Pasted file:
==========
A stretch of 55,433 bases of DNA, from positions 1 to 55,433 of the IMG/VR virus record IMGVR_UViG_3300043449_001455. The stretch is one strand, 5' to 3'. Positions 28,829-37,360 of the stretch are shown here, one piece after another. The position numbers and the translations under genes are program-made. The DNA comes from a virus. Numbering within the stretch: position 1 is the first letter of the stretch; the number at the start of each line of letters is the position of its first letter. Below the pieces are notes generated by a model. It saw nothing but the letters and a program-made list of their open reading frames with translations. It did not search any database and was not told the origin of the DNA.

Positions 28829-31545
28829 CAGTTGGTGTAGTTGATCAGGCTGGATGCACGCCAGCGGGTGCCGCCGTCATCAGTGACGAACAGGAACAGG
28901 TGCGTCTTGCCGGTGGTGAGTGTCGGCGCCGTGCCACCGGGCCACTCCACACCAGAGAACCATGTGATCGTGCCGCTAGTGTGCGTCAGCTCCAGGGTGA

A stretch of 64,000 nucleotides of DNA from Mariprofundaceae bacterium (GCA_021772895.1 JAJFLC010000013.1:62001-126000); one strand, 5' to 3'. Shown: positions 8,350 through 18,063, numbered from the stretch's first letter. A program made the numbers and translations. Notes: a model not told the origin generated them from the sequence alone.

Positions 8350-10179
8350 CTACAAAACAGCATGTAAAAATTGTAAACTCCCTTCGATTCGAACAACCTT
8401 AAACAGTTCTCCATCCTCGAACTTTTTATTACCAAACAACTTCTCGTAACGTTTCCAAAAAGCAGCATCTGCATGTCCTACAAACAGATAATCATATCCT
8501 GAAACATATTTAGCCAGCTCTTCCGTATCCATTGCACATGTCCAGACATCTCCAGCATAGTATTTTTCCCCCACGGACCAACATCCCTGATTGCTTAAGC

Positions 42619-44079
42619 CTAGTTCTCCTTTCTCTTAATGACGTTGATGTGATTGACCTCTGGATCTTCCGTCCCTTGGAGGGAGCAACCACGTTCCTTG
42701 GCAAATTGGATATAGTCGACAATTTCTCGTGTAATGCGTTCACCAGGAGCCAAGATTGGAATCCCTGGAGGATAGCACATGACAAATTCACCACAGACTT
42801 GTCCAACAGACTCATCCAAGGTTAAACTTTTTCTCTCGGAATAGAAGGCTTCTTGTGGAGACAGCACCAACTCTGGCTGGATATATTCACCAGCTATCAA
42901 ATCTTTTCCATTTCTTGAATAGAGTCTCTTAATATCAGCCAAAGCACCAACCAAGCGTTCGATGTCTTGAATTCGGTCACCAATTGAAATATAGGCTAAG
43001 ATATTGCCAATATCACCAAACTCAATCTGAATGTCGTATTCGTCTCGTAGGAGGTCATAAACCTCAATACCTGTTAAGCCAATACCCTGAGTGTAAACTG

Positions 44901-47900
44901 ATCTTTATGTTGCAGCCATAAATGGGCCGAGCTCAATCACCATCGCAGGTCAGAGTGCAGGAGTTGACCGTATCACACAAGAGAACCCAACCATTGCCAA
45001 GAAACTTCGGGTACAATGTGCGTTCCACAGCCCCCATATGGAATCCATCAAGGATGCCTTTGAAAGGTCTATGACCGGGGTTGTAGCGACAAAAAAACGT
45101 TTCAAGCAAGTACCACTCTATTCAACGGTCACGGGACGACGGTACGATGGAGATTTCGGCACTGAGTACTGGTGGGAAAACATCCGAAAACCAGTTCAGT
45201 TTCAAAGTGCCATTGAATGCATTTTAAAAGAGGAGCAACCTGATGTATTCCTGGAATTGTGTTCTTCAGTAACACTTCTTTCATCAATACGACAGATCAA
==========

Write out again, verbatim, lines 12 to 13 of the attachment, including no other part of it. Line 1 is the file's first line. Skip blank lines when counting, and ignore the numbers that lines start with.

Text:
42701 GCAAATTGGATATAGTCGACAATTTCTCGTGTAATGCGTTCACCAGGAGCCAAGATTGGAATCCCTGGAGGATAGCACATGACAAATTCACCACAGACTT
42801 GTCCAACAGACTCATCCAAGGTTAAACTTTTTCTCTCGGAATAGAAGGCTTCTTGTGGAGACAGCACCAACTCTGGCTGGATATATTCACCAGCTATCAA